Owning oil and gas interests has two main types of risk that an owner needs to be aware of. Factors outside of your control may result in large and unexpected gains, or may lead to sudden loss of income. In this blog post, I’ll explain how I view these factors.

Volume Risk 

The first risk is what we refer to as volume risk. There are a lot of good and bad things that can happen on any one lease. The possible good things include anything that increases output, such as: new horizontal or vertical wells may be drilled, new technology can be implemented, shallower zones can be opened up, etc.

As much as we hope for these positive developments, negative events do occur very frequently. The production casing can collapse, wells can "water out", the operator can take off with everyone's money, and so forth.

The most common negative event is that wells get plugged out as non-commercial. Remember, with the exception of taxes, you own a non-cost-bearing interest. Let's say for example way back you or your predecessor in interest signed an oil and gas lease with an exploration company. That lease granted the company and its partners (the Working Interest Owners) the right to drill a well. The mineral owner(s) received a royalty interest under the lease or leases, thus creating the Royalty Owners. The company and/or the Working Interest Owners paid 100% of the cost of drilling, completing, and producing the well or wells and you paid and pay nothing to keep the well producing. They get 100% of the revenue LESS THE ROYALTY INTEREST, which means they are receiving something like 75% to 87.5% of the income, but paying all of the bills.

When the Working Interest Owners make less money from the production than the lease is costing them to produce it, and all or most of the possible opportunities have been tried or studied, they will plug the wells and walk away. This means you could be getting $1000 a month on a well that is very important to you but that is uneconomic or non commercial for the operator. These companies will not produce a money losing well for very long. So you go from a big check to nothing when non commercial well gets plugged and it can be a nasty surprise. Leases all have an economic life; some are shorter and some are longer; but eventually the costs are going to exceed the revenues.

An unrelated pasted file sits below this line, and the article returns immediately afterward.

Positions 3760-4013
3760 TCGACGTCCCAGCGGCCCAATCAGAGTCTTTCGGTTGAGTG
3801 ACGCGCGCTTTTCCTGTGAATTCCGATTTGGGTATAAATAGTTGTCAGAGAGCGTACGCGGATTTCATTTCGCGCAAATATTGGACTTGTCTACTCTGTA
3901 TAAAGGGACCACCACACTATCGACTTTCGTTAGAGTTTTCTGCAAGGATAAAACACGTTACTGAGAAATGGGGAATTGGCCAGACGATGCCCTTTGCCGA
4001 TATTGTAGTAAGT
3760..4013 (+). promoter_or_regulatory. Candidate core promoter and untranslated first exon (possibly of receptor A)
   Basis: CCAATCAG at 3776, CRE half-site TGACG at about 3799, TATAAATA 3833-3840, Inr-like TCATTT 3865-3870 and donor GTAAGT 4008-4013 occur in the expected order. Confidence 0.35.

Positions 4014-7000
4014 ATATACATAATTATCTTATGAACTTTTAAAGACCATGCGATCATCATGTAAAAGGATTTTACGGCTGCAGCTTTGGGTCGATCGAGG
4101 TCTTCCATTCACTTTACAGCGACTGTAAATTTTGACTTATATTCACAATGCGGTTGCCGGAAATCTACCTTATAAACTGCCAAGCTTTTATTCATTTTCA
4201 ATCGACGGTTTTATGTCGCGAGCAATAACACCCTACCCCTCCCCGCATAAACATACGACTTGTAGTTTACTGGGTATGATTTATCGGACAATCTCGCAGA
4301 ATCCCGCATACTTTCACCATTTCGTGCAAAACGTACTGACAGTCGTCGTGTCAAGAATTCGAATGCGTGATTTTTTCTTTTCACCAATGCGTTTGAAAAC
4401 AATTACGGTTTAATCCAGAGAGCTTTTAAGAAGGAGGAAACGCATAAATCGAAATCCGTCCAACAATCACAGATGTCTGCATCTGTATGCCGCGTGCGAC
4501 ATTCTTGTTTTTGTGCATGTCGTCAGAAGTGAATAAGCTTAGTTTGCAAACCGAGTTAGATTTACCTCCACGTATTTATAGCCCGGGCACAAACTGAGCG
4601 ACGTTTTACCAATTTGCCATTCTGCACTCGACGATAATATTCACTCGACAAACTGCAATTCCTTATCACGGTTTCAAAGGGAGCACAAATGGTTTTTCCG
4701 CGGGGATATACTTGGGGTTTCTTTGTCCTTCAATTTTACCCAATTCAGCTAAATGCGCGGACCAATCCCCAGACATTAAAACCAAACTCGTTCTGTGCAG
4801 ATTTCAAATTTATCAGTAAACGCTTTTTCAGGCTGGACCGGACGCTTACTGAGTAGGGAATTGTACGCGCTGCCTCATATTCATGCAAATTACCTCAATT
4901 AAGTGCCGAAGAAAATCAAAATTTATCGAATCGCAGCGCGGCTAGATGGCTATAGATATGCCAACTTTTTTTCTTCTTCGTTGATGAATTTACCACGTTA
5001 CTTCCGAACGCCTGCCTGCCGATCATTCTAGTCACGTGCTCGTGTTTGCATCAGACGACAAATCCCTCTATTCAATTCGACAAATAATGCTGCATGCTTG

The way we mitigate against this type risk is by buying thousands of interests in thousands of properties. We make estimates about the projected future output of a property in the process of making an offer or buying a deal, but those are guesses based on historical production; and they’re always wrong.  Oil and gas do not grow under the ground; these fluids are trapped there.  As you remove volume, there is less fluid in the reservoir and thus less pressure to push the fluids to the "low pressure sink" that is created around the well bore. Thus, in the absence of any other risk factors, the production volume normally goes down over time. This is what we mean by the term decline. So to make a guess as to what future volumes are going to be, we plot the recent historic production against time and simply project the "decline curve" forward into future periods to see what those volumes might be if the current decline holds.  Usually, the assumption is that whatever the decline is now will be the decline for the life of the property under our "guesstimates."

Sometimes these guesses are off only a little bit and sometimes by a lot, but they are always off. But what happens is that the ones that do better than we guessed and the ones that do worse tend to offset each other. So our guess on any one property is always wrong, but as a group, we are usually pretty close. So our "volume" risk goes way down by owning a lot of properties relative to someone who owns one or a few. Out of a thousand leases, if one goes down, hopefully another increases and unless one or two leases make up the majority of the income, they tend to balance out.

Price Risk

The second type of risk is simple price risk. The price of oil goes up and down and whoever holds a property is subject to the variances of the markets that set prices. One thing that happens though to me as a buyer is that if I use the same source of price guesses for future periods every day, then the valuations I used over, say the last five years, should be the same as the average price over the previous five years. Which is probably not a bad price to use today. Going forward with the portfolio we have, same thing though. Who knows? None of us can get away from price risk.